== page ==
Chin: Like you, I am excited about all the categories but I did want some of our listeners who might be patients or people with family members to know that there are special tracks within the AAIC conference and one of them is a dementia care pathway for those who are specifically interested in clinical care, in the advances in clinical care or some of the creativity that's being put into how can we best care for people with changes. I just want them to know that that's also going to be present at this huge research conference. I'm wondering if you can tell me, what speakers are you looking forward to hearing this year?

Sexton: Yes, so I'm especially looking forward to hearing Margot Kushel, who's one of our plenary speakers and who's going to be talking about her work which is around aging and homelessness. You know her work focuses on longitudinal cohort studies examining the causes and the effects of homelessness on older adults and on their affects on health measures. She also works to implement programmatic and policy changes based upon her research. I think this is a topic that we can see in our lives every day but it's not one that I've seen covered at conferences previously. So I think – this being a plenary presentation center stage at AAIC – it's tremendously important and that's probably the number one session that I'm looking forward to this year.

Chin: And so Claire, to end, where do you see Alzheimer's disease and related dementia research going in the next five years, and what are the key areas you think need more attention than what they're getting right now?

Sexton: Yeah, so I think we'll just see greater expansion. We’ve seen greater numbers of attendees from different countries participate and we'll be seeing greater kinds of globalization in research. Hopefully that will continue to increase. Also I think what we'll be hearing more about is combination therapies, so that it's not just that we're looking at therapeutics that are based on one pathway, not just one target, but multiple pathways, multiple targets, multiple approaches. Ultimately they're not just pharmacological but combining pharmacological treatments with nonpharmacological. So there's a lot of studies that are going on at the moment about these kinds of nonpharmacological interventions and how we can target lifestyle factors. These are ones that will be reporting at AAIC about where they're at but many are ongoing. You know, these can take a while to be done so it will be in the next few years, we'll be hearing more about them.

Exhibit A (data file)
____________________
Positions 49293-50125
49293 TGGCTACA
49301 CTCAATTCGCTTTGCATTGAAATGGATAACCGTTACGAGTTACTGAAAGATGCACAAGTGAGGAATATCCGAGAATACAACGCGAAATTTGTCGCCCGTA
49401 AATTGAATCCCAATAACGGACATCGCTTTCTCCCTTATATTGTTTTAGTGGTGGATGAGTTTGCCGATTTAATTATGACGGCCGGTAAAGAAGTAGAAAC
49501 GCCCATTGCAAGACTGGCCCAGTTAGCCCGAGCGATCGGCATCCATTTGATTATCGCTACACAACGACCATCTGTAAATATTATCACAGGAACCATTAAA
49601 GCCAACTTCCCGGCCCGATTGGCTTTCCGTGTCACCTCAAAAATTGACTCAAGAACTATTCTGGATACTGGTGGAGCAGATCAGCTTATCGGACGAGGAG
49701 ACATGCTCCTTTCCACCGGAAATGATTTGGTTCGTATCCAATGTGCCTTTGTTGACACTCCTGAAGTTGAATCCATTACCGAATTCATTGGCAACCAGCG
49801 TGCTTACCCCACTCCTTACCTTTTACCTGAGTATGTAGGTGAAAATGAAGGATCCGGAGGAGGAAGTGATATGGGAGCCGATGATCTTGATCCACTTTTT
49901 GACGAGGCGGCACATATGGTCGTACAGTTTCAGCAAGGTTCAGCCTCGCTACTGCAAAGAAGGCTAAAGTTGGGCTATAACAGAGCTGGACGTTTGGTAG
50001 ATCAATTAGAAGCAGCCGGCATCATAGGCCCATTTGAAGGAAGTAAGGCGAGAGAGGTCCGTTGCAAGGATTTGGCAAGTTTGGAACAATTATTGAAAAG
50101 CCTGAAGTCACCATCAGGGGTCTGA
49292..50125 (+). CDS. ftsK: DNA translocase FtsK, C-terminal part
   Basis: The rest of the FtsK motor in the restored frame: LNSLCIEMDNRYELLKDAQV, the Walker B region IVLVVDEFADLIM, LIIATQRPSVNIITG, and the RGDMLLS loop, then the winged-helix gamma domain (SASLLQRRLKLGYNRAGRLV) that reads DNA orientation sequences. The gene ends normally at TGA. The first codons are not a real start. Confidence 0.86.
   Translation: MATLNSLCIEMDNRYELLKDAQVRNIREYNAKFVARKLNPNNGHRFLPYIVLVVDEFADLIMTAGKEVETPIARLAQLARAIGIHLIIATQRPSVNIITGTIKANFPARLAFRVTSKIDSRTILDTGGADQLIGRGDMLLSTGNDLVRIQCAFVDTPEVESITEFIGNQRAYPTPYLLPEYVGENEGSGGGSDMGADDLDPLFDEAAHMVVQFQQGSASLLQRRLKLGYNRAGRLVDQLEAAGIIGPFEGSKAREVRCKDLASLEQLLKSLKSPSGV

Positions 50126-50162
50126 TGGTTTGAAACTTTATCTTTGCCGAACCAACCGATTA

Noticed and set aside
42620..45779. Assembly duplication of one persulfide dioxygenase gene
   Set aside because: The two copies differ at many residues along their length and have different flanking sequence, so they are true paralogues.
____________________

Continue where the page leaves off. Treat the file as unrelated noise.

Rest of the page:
Chin: With that, I'd like to thank you for your time and for kicking off this Dementia Matters/AAIC special series. We look forward to you and our other future guests.

Sexton: Thank you so much. It's been a pleasure.

Outro: Thanks for listening to Dementia Matters. Be sure to follow us on Apple Podcasts, Spotify, Google Podcasts, or wherever you get your podcasts to be notified about upcoming episodes. You can also listen to our show by asking your smart speaker to play the Dementia Matters podcast. And please rate us on your favorite podcast app -- it helps other people find our show and lets us know how we are doing. Dementia Matters is brought to you by the Wisconsin Alzheimer's Disease Research Center. The Wisconsin Alzheimer's Disease Research Center combines academic, clinical, and research expertise from the University of Wisconsin School of Medicine and Public Health and the Geriatric Research Education and Clinical Center of the William S. Middleton Memorial Veterans Hospital in Madison, Wisconsin. It receives funding from private university, state, and national sources, including a grant from the National Institutes of Health for Alzheimer's Disease Centers. This episode of Dementia Matters was produced by Rebecca Wasieleski and edited by Caoilfhinn Rauwerdink. Our musical jingle is "Cases to Rest" by Blue Dot Sessions. To learn more about the Wisconsin Alzheimer's Disease Research Center and Dementia Matters, check out our website at You can also follow our Facebook page at Wisconsin Alzheimer’s Disease Research Center and our Twitter @wisconsinadrc. If you have any questions or comments, email us at Thanks for listening.